The bench of Justice P.V Kunhikrishnan of the Kerala High Court today differed from the law laid down by the High Court's coordinate bench last week wherein it was held that Section 438 of the Code of Criminal Procedure has no restrictive mandate that a person outside India cannot file an application seeking anticipatory bail.
It may be noted that while granting anticipatory bail to actor-producer Vijay Babu in a rape case, Justice Bechu Kurian Thomas last week held that a person who is outside India can very well file an anticipatory bail application, as long as before the final hearing, the accused is in India (Vijay Babu v. State of Kerala & Anr):
"Section 438 Cr.P.C does not contain a restrictive mandate that a person residing outside the country cannot file an application for anticipatory bail. It is possible that a person can apprehend arrest even outside the country for an offence that occurred in India. With the advancement in investigative technology and communication, the various agencies of investigation could even be deployed to arrest a person outside the country. An apprehension of arrest can arise even while the applicant is residing outside the country. Thus, when a bonafide apprehension exists, the statute confers power on such a person to seek protection from arrest. In the absence of any restrictive clauses in S.438, restricting the right of a person residing outside the country from filing an application for pre-arrest bail, court cannot read into the provision such a restriction which the legislature did not incorporate."
Read more about the court's order and observations here: Person Outside India Can File Anticipatory Bail Application; But Before Final Hearing, Accused Must Be In India: Kerala High Court
Now, today, observing that the dictum laid down in Vijay Babu's case (supra) requires reconsideration, the bench of Justice PV Kunhikrishnan came up with the following three questions and decided to refer the matter to Chief Justice for appropriate order (for consideration by a division bench)
1. If a person who is an accused in a case absconded from India and went abroad after fully knowing about the registration of a nonbailable offence against him, and thereafter if he file bail application under Section 438 Cr.P.C, whether the bail court should entertain such a bail application?
2. When an accused went abroad, after knowing that he is an accused in a nonbailable offence, and thereafter filing a bail application before this Court, whether he is entitled interim bail as per Section 438(1) Cr.P.C?
3. Whether the bail court has jurisdiction to pass orders restraining the Police in arresting accused without passing interim bail orders as per Section 438(1) Cr.P.C?
The order was passed in an anticipatory bail plea filed by one Anu Mathew who is a resident of Kerala but presently residing in Kuwait. She has been booked under Sections 11 and 12 of the POCSO Act, 2012, Section 3 of the Indecent Representation of Women (Prohibition) Act, 1986, and other various sections of the IPC and IT Act.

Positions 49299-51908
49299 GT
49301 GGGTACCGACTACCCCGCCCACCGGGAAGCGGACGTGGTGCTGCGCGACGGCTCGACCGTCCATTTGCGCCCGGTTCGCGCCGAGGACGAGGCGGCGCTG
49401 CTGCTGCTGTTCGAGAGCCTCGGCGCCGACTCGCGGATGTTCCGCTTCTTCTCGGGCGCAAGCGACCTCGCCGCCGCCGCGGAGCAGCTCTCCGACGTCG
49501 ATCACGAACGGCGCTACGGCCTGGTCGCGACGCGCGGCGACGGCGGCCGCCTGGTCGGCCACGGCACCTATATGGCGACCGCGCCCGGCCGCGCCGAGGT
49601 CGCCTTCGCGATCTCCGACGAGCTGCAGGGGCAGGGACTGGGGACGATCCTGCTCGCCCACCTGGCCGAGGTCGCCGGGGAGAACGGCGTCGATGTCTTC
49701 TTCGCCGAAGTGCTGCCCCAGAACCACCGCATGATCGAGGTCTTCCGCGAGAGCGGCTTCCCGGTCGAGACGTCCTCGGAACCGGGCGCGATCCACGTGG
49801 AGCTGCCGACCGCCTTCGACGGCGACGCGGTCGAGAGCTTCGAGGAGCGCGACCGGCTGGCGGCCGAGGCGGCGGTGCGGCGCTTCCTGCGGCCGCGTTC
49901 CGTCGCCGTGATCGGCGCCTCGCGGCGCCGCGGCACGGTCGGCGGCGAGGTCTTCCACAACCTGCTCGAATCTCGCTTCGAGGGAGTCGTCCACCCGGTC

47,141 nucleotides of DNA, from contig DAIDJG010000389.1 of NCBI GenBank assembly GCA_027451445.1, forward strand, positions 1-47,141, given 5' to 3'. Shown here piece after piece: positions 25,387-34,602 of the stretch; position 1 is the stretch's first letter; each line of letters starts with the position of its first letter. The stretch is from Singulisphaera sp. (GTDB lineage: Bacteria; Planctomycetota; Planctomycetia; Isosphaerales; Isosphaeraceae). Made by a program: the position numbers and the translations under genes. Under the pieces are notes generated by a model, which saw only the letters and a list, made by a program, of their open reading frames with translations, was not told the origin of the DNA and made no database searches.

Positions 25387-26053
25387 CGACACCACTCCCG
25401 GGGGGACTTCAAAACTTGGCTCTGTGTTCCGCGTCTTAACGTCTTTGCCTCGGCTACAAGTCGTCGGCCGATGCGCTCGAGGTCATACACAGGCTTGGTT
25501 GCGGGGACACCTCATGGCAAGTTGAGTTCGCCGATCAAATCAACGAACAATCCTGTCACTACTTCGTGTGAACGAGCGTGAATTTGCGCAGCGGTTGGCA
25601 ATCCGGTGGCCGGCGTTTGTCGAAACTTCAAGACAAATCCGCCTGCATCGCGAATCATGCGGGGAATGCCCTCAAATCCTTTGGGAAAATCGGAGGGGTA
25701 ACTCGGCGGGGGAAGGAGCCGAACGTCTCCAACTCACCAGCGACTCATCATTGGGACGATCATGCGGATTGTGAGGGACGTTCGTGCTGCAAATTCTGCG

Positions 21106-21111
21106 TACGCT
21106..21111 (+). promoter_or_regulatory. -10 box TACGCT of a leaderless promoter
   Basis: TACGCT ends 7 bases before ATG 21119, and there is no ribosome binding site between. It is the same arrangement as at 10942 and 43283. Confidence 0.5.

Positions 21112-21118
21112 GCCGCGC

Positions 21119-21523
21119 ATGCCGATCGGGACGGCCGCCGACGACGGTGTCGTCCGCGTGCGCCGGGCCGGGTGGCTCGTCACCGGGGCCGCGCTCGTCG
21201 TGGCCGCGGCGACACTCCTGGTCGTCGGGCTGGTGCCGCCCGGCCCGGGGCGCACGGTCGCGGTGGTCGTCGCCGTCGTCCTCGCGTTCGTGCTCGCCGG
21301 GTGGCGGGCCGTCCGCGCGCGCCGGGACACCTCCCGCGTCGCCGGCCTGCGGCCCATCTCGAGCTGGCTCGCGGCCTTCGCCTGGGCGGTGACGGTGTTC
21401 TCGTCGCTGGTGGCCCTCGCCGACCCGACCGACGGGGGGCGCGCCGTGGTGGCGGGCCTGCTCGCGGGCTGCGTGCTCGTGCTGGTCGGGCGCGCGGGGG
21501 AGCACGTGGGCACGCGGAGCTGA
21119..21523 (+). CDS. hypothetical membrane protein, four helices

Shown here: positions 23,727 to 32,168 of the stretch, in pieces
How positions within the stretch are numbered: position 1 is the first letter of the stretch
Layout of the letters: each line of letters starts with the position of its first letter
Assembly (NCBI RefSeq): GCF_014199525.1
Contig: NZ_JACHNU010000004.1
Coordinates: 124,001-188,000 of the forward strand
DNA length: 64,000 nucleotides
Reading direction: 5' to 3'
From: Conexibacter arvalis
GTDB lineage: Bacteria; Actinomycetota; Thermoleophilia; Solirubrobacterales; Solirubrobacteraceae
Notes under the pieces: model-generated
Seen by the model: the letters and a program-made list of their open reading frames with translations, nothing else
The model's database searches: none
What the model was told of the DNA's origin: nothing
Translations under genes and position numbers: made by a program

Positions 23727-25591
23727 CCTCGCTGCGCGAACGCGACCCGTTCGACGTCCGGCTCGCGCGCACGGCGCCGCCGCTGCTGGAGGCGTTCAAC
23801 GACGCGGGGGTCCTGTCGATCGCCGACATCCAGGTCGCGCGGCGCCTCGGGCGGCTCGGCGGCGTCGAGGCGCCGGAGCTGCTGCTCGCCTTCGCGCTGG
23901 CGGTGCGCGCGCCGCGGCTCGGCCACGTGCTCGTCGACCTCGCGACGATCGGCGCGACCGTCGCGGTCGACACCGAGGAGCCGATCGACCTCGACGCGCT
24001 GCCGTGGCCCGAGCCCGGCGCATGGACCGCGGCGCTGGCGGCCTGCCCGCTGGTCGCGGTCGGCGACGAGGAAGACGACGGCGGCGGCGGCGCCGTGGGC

This was the second bail application filed by the petitioner and when the matter came up for consideration before Justice PV Kunhikrishnan's bench on June 22, 2022, it was submitted that as on that day, the petitioner is not available in India.
Therefore, the Court proceeded to dismiss the bail application as not maintainable in the light of the judgment of this Court in Shafi S.M. v. State of Kerala and Anther [2020 (4) KHC 510], however, before the Judgment could be dictated, it came to the notice of the Court delivered in Vijay Babu (supra) wherein an opposite view had been taken.
It may be noted that in Shafi's case, it was held by the Kerala HC that a person sitting in another country cannot file an application under S.438 of the Cr.P.C. before the Court apprehends arrest.
"A bail application under S.438 Cr.P.C. cannot be filed before this Court by the petitioner sitting in an armchair in a foreign country. He is not entitled an order under S.438 Cr.P.C. in such a situation. Jurisdiction of this Court under S.438 Cr.P.C. is discretionary," it was held.
However, since in Vijay Babu's case, the HC took a different view. Therefore, the Court posted the instant case as "to be spoken" on 24.06.2022.
The Court opined that when in Shafi's case (supra) the Court has already held that an application under Section 438 Cr.P.C. cannot be filed before this Court by an accused sitting in a foreign country, then the co-ordinate bench (in Vijay Babu case) ought not to have decided the matter without referring the same to the Division Bench.
Against this backdrop, the Court framed three abovementioned questions and referred the matter to the Chief justice to take the appropriate Act. In the instant case, since the bail applicant came back to India, the Court decided to grant her interim bail while adjourning the bail plea for the consideration of a Division Bench.
Case Title: Anu Mathew v. State of Kerala
Citation: 2022 LiveLaw (Ker) 305